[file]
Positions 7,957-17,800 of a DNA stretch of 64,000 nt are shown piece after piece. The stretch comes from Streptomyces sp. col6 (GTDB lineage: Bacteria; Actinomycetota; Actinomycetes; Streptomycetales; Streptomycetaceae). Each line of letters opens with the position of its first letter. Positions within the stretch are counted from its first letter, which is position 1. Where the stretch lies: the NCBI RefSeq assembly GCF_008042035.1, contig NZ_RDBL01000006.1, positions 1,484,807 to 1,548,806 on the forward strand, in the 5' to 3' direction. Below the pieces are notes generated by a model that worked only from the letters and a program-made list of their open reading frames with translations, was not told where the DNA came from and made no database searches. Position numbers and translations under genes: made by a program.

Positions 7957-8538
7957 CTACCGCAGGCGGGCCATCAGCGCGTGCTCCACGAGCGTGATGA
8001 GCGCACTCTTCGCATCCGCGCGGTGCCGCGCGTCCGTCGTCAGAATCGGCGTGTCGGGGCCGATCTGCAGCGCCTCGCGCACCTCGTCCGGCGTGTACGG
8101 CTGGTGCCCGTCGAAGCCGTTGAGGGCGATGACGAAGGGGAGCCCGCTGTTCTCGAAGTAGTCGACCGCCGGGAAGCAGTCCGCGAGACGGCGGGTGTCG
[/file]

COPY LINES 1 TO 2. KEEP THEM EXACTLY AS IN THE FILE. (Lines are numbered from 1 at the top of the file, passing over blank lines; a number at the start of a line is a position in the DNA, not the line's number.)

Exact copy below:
Positions 7,957-17,800 of a DNA stretch of 64,000 nt are shown piece after piece. The stretch comes from Streptomyces sp. col6 (GTDB lineage: Bacteria; Actinomycetota; Actinomycetes; Streptomycetales; Streptomycetaceae). Each line of letters opens with the position of its first letter. Positions within the stretch are counted from its first letter, which is position 1. Where the stretch lies: the NCBI RefSeq assembly GCF_008042035.1, contig NZ_RDBL01000006.1, positions 1,484,807 to 1,548,806 on the forward strand, in the 5' to 3' direction. Below the pieces are notes generated by a model that worked only from the letters and a program-made list of their open reading frames with translations, was not told where the DNA came from and made no database searches. Position numbers and translations under genes: made by a program.

Positions 7957-8538